The natural history of lower urinary tract symptoms in black American men: relationships with aging, prostate size, flow rate and bothersomeness.J Urol. 2001 May; 165(5):1521-5.JU
Studies of lower urinary tract symptoms in men have been restricted to predominately white populations and these observations may not be generalized to black American men. A goal of the Flint Men's Health Study was to evaluate the prevalence of lower urinary tract symptoms in a community based sample of black American men.
MATERIALS AND METHODS
We identified 721 eligible subjects after a 2-stage stratified sampling protocol of black American men residing in Flint, Michigan and an in-home interview. Of these men 364 (50%) completed the study protocol, including serum prostate specific antigen measurement, digital rectal examination, uroflowmetry and transrectal ultrasound. These men comprised our study group. Patients completed the American Urological Association (AUA) symptom and bothersomeness scores. Moderate to severe symptoms and impairment were defined as an AUA symptom score of greater than 7 and bothersomeness score of greater than 3, respectively. Data were stratified by 10-year age groups.
Prostate volume increased, while the peak urinary flow rate decreased with increasing age (p <0.001). Total AUA symptom and bothersomeness scores were marginally associated with age (p = 0.08 and 0.01, respectively). Although only 8.2% of the men reported an enlarged prostate and 3% reported being on medical therapy for benign prostatic hyperplasia, moderate to severe lower urinary tract symptoms were reported by 39.6% and moderate to severe impairment was present in 35%.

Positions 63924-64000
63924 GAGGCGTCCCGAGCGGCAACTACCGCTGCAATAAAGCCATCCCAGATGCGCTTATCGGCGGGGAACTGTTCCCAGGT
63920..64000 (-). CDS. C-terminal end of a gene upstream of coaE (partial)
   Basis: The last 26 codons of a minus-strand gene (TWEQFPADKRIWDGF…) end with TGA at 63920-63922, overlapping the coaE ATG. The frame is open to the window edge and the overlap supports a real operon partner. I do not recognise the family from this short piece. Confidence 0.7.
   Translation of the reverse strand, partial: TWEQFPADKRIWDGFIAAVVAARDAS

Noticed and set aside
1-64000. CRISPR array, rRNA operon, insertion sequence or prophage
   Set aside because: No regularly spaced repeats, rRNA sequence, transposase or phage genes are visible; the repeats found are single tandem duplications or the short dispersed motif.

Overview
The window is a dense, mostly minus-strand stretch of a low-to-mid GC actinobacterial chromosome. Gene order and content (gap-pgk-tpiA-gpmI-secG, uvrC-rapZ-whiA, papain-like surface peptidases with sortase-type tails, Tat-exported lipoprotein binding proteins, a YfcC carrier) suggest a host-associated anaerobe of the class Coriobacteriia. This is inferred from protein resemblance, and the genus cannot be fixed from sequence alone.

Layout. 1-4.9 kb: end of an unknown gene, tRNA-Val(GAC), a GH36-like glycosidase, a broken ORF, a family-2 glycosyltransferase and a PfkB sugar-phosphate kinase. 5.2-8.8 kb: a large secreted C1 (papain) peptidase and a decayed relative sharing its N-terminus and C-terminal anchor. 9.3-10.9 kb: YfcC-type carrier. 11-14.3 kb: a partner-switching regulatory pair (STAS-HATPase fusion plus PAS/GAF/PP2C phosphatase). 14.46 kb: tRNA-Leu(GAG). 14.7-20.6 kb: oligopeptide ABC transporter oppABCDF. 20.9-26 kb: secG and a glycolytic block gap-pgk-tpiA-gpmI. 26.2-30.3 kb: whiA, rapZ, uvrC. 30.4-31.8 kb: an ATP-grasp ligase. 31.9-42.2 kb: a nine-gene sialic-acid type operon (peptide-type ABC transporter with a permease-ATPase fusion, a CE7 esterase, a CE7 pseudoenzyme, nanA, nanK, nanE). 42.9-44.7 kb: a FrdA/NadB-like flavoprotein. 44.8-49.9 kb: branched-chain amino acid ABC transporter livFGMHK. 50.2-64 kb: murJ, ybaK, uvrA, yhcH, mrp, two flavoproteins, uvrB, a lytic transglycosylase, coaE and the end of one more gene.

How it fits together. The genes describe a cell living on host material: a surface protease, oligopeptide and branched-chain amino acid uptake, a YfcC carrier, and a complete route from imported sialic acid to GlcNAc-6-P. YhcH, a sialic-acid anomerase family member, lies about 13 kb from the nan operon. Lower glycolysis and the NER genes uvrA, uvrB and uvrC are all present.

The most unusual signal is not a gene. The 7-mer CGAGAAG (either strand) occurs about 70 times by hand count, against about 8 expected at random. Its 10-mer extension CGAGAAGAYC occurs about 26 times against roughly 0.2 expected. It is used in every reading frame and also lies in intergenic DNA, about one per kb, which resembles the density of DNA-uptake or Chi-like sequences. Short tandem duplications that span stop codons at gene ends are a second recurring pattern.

To our knowledge this is the first study to describe the prevalence of lower urinary tract symptoms and its associations with age, prostate size and peak flow rate in a black American population. A large proportion of the men in this study had from moderate to severe lower urinary tract symptoms, of whom many were undiagnosed and untreated. The AUA symptom score has the potential to identify these men and its validity in black Americans has now been established.